I’ll tell you why I’m doing it — because no Republican in the debate last night did it. Somebody has to do it! ‘As chairman of the Senate Committee on Commerce, Science and Transportation, McCain was consistently hostile to American enterprise, from media and pharmaceutical companies to technology and energy companies.’ How many of us can forget the Gang of 14 debacle? Remember that, ladies and gentlemen? The Gang of 14 ‘prevented the Republican leadership in the Senate from mounting a rule change that would have ended the systematic use (actual and threatened) of the filibuster to prevent majority approval of judicial nominees.’ You never had to have 60 votes to get a judicial nominee approved. The Democrats started filibustering, you needed 60 votes. We were going to pull the trigger on the nuclear option to get rid of this once and for all and McCain rides in with Senator Lindsey Grahamnesty and others, to form the Gang of 14 — which, by the way, has expired, ladies and gentlemen. The Gang of 14 deal has expired now.
‘His supporters point to essentially one policy strength, McCain’s early support for a surge and counterinsurgency. It has now evolved into McCain taking credit for forcing the president to adopt General David Petraeus’s strategy,’ but I haven’t seen any ‘evidence to support’ that. But McCain’s supporters saying Bush wouldn’t have done it if it weren’t for the influence of McCain. McCain had it right? I haven’t seen the evidence.
‘Iraq is an important battle in our war against the Islamo-fascist threat. But the war is a global war, and it most certainly includes the continental United States, which, after all, was struck on 9/11. How does McCain fare in that regard? McCain-ACLU — the unprecedented granting of due-process rights to unlawful enemy combatants (terrorists). McCain has repeatedly called for the immediate closing of [Club Gitmo] and the introduction of Al-Qaeda terrorists into our own prisons — despite the legal rights they would immediately gain and the burdens of managing such a dangerous population.’ There will be other debates, and there’s a gold mine of things to hit Senator McCain on. His record. But there is a reluctance to do so. It’s the POW/MIA story, the hero status and so forth. But if these guys have a prayer of knocking him off the lead they’re going to have to get into this stuff.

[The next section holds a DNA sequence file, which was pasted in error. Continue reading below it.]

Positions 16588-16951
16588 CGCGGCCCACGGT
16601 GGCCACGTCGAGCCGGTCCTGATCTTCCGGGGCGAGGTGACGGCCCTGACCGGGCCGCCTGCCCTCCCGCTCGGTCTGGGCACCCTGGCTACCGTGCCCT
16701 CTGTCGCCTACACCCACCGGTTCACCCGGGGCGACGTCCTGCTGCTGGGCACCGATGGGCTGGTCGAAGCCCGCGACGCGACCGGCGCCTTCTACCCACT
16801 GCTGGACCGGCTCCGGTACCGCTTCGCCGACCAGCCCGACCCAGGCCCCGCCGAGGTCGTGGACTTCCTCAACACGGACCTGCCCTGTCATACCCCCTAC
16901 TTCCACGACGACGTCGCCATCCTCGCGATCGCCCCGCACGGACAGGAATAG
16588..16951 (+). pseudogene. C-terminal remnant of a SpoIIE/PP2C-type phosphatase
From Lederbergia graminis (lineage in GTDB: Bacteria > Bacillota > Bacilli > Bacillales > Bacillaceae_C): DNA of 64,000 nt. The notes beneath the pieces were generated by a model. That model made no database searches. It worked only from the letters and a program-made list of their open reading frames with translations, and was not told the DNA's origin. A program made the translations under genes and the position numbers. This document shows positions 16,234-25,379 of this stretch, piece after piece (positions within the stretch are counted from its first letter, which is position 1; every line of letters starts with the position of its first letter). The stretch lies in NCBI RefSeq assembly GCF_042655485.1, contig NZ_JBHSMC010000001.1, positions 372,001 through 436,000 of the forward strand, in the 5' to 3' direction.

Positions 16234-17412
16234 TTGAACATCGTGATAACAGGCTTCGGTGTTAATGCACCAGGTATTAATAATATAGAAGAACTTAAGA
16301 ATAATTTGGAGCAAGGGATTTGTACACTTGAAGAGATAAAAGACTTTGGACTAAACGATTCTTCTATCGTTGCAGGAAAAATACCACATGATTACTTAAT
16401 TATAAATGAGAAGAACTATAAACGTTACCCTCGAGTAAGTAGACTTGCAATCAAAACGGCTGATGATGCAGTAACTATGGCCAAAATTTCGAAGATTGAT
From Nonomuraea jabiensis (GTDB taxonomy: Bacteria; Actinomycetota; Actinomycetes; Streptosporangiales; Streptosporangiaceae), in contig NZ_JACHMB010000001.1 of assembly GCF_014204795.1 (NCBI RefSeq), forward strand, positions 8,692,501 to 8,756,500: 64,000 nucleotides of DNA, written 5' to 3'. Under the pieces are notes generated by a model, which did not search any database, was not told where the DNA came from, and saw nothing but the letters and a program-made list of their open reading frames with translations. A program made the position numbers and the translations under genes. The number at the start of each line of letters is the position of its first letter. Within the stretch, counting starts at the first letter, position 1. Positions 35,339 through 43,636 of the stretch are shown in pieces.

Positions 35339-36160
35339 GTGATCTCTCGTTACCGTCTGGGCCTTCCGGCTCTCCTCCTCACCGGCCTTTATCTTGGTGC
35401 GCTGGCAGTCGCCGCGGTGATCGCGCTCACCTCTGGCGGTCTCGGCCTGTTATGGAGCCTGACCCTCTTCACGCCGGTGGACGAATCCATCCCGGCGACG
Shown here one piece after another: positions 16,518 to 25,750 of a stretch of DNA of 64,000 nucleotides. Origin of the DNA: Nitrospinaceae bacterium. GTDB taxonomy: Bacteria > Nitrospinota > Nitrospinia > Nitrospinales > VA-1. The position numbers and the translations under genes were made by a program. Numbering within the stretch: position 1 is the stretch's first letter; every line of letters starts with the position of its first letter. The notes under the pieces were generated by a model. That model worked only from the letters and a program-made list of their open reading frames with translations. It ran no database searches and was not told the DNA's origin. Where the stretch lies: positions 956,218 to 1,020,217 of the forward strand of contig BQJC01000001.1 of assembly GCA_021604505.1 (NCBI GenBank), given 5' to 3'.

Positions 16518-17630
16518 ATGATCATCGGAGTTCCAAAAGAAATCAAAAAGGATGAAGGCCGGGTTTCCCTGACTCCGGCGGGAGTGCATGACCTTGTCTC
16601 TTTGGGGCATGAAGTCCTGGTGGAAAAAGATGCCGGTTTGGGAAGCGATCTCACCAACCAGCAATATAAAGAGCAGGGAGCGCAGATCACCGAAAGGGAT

RUSH: I just want to say one more thing about this McCain business. In explaining why there might be trepidation on the part of Republicans, particularly in South Carolina to engage him, and that’s because of South Carolina 2000. It was brutal. This program intimately involved in that, and South Carolina began the beginning of the end of the McCain campaign for president that year. Now, we were not involved spreading any rumors about McCain. Other candidate campaigns did that, we didn’t do that but it was just spelled out, ‘Hey, this guy is not conservative, look at what he’s saying here about various aspects of the Christian Coalition,’ and this sort of thing. It was bloody, Bush emerged, and that was the end of it. And as I say, you recall now, no Drive-Bys are saying McCain has to win South Carolina, it’s over. Or he has to win Michigan or it’s over. Not saying that about Huckabee, either.
All the other viable candidates, top-tier candidates, ‘If they lose this, they’re gone. If they don’t get there, they’re done.’ They’re trying to influence your thinking about this. But I think one of the reasons why the Republicans are reluctant to go after McCain is South Carolina, because there probably is a fear among some of their strategerists that McCain will pop up or his campaign will pop up and say, (doing McCain impression) ‘It’s South Carolina, it’s all over again. It’s where they got me last time, and they think they can do it again, which they can’t, they can’t, come on, come get me!’ They’re worried about history repeating itself. But they don’t have much time here, folks. It’s a political campaign, you know? It’s like Huckabee said, ‘If you can’t stand the sight of your own blood, don’t get into it.’